Attorneys for Simmons argued that executing a juvenile amounted to cruel and unusual punishment in violation of the Eighth Amendment. The Court agreed and summarily banned the death penalty for juveniles nationwide. Interestingly, the Court's opinion actually relied heavily on neuroscientific research showing that adolescents have less impulse control, increased susceptibility to peer influence, and immature reasoning skills. Several studies from Dr. Laurence Steinberg, one of the leading developmental psychologists in the nation, were cited heavily in the Court's opinion.

In 2010, the Supreme Court was once again tasked with deciding to what extent juvenile offenders should be punished. In Graham v. Florida, 560 U.S. 48 (2010), 16-year-old Terrance Graham pleaded guilty to charges of attempted armed robbery and armed burglary after he tried to rob a barbecue restaurant in Jacksonville, Florida. Although initially just sentenced to probation, Graham was soon arrested again for a home invasion robbery, which violated his probation agreement. In response, the judge in his case sentenced to him to life in prison without the possibility of parole.

Given the severity of this sentence, significant national attention was paid to Graham's case, and it was appealed all the way to the Supreme Court. Once more, the Court looked to neuroscience to aid in its decision-making process. In writing his opinion for the Court, Justice Kennedy explicitly noted that "developments in psychology and brain science continue to show fundamental differences between juvenile and adult minds. For example, parts of the brain involved in behavior control continue to mature through late adolescence." Ultimately, the Court ruled that sentencing juveniles to life without parole for any offense other than murder amounted to cruel and unusual punishment in violation of the Eighth Amendment.

Just two years after Graham was decided, the Supreme Court heard the case of Miller v. Alabama, 567 U.S. 460 (2012). Here, Evan Miller, a 14-year-old from Alabama, was convicted of murder after he beat a victim with a baseball bat and then set fire to the trailer where the victim laid unconscious inside. Under Alabama law, Miller's gruesome murder triggered a mandatory life sentence without parole. Extending its previous Graham decision, the Supreme Court ruled that any mandatory life sentences for juveniles, even in cases of murder, violated the Eighth Amendment. In authoring the Court's opinion, Justin Kagan explicitly cited to an amicus brief submitted by the American Psychological Association. (Amicus briefs are formal reports from individuals or organizations that offer information, expertise, or insights that might be useful to a court.) Kagan referred to several studies highlighted in the APA's brief, and noted that the science supporting the neurological differences between adolescents and adults had only grown stronger since they last examined in the issue in Graham.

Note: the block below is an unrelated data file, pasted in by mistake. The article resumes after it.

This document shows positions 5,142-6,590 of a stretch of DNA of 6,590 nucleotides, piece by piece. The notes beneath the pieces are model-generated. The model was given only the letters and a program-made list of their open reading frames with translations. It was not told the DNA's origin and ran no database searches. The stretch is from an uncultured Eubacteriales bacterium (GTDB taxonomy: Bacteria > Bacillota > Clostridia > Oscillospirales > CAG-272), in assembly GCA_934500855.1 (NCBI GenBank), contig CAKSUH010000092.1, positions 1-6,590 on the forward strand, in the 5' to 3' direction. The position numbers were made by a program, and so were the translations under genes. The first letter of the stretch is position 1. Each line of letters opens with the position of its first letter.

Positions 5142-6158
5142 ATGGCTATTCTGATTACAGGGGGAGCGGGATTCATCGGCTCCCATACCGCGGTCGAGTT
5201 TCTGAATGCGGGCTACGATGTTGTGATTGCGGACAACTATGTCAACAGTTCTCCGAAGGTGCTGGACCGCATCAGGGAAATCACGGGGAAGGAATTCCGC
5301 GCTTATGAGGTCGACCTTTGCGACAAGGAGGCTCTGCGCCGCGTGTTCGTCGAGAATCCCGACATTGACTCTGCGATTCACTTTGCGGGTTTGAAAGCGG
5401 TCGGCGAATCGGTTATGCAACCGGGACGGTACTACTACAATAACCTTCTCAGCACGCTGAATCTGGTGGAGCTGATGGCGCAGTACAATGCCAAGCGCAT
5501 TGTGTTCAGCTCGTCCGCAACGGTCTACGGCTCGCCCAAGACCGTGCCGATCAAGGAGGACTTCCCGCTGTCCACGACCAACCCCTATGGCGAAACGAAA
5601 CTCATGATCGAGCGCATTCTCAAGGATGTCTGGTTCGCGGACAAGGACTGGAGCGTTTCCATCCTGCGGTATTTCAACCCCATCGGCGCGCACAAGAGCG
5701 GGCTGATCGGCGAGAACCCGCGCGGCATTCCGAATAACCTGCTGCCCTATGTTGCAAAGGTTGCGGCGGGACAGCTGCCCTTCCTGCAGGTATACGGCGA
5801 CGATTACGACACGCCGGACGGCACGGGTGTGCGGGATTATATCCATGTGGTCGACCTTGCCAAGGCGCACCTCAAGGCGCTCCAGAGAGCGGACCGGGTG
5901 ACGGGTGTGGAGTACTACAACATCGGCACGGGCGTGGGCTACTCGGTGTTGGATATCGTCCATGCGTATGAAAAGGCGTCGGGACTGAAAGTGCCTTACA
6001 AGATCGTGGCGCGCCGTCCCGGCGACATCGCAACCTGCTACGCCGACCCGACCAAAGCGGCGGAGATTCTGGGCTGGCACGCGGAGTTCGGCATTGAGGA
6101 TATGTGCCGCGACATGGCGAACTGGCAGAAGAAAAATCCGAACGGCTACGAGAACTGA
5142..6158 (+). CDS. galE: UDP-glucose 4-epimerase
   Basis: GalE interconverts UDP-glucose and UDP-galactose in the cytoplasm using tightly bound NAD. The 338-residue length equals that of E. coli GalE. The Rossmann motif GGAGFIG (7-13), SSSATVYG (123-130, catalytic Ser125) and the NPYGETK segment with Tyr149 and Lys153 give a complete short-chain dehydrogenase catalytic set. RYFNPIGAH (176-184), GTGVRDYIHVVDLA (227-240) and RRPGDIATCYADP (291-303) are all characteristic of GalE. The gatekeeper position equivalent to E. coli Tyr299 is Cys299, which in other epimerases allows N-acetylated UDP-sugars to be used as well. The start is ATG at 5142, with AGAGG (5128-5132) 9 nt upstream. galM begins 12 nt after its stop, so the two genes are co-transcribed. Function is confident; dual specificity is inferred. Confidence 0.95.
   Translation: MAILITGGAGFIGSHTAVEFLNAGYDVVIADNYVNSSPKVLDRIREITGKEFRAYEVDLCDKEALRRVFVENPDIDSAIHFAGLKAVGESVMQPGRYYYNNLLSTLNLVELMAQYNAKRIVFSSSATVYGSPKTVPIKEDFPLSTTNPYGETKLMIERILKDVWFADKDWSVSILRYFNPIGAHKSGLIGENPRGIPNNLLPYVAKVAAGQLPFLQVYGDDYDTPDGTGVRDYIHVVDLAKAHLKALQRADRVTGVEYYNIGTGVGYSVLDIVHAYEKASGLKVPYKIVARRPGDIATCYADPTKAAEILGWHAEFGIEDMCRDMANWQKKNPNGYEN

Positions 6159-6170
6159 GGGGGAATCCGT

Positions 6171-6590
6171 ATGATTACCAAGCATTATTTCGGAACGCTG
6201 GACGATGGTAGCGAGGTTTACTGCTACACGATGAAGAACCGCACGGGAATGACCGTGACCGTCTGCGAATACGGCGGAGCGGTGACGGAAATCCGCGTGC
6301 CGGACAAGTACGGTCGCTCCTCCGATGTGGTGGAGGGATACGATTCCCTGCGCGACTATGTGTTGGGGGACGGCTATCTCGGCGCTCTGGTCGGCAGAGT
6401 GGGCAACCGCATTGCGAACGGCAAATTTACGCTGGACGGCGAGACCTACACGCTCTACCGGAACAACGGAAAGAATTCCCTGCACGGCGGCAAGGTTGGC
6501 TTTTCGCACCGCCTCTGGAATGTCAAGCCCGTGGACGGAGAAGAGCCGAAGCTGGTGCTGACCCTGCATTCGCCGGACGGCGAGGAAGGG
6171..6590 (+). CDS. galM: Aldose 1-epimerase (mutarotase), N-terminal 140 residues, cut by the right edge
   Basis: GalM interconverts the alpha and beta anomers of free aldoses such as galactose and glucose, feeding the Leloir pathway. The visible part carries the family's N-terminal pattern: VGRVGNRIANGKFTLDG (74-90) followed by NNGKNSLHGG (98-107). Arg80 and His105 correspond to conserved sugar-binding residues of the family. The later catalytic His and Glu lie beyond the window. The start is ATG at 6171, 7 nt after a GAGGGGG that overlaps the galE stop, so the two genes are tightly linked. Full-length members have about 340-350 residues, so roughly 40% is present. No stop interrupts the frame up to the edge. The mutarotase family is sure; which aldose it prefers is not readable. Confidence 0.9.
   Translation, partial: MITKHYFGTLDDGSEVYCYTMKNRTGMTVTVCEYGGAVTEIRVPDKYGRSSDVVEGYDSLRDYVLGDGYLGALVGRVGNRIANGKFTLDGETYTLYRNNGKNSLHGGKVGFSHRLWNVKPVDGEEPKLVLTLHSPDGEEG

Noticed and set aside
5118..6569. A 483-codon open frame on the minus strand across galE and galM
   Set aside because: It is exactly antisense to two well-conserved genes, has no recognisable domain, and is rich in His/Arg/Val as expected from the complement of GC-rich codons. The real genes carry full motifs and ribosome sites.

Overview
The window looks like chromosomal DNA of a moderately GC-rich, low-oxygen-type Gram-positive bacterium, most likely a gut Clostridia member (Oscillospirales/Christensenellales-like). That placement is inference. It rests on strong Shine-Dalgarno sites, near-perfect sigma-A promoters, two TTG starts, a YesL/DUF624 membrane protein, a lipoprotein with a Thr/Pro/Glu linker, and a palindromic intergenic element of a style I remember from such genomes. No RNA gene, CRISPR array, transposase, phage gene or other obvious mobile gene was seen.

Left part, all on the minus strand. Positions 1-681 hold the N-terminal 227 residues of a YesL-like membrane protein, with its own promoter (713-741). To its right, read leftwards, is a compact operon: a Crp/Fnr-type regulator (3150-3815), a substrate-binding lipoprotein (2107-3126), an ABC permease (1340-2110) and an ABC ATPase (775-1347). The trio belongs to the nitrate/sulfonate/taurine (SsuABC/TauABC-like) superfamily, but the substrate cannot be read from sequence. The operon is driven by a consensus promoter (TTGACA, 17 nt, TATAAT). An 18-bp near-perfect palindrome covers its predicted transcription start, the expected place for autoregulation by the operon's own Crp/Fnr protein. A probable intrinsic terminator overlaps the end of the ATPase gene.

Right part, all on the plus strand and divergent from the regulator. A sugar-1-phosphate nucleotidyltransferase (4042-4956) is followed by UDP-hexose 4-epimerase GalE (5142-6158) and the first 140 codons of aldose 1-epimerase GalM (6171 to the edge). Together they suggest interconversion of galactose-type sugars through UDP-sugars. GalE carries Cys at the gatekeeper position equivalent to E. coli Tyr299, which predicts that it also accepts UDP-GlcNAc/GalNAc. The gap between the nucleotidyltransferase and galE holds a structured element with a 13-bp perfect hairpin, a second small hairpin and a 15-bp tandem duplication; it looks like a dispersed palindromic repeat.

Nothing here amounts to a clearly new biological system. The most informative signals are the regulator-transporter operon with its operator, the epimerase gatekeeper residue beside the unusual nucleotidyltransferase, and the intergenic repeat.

The three Supreme Court rulings discussed above have changed the legal landscape for countless adolescent defendants. In placing an emphasis on findings from adolescent neuroscience, the Supreme Court (and lower courts throughout the country) have essentially determined that adolescents, by virtue of their neurological hardwiring for pleasure without the control mechanisms needed to moderate their behavior, are less culpable than adult offenders. As stated by Justice Kennedy in Roper:

"The susceptibility of juveniles to immature and irresponsible behavior means their irresponsible conduct is not as morally reprehensible as that of an adult. Their own vulnerability and comparative lack of control over their immediate surroundings mean juveniles have a greater claim than adults to be forgiven for failing to escape negative influences in their whole environment."

Additionally, given that the pre-frontal cortex of the adolescent brain still has significant time to develop, the law views adolescents as having a greater chance at being rehabilitated than adults. Rehabilitation is a core tenet of our criminal system. Judges are not keen to lock up an offender and "throw away the key" if there is a chance that they can one day mature and become a productive member of society.

Overall, as new lessons from neuroscience continue to infiltrate the justice system, there is no doubt that significant changes will be seen in the future. Most most legal scholars agree that neuroscience has only just begun to make waves. Numerous areas of inquiry remain to be addressed, such as the criminal culpability of those with mental disorders, traumatic brain injuries, and even low IQ or genetic predisposition to aggression.


Erik Erikson, Identity: Youth and Crisis (1968).

Steinberg, L. (2014). Age of opportunity: Lessons from the new science of adolescence. Houghton Mifflin Harcourt.

Steinberg L. A social neuroscience perspective on adolescent risk-taking. Dev Rev. 2008;28(1):78–106.

Sharma, S., Arain, Mathur, Rais, Nel, Sandhu, Haque, & Johal. (2013). Maturation of the adolescent brain. Neuropsychiatric Disease and Treatment, 449.

Somerville LH, Fani N, Erin B. McClure-Tone E.B. Behavioral and neural representation of emotional facial expressions across the lifespan. Dev Neuropsychol. 2011;36(4):408–428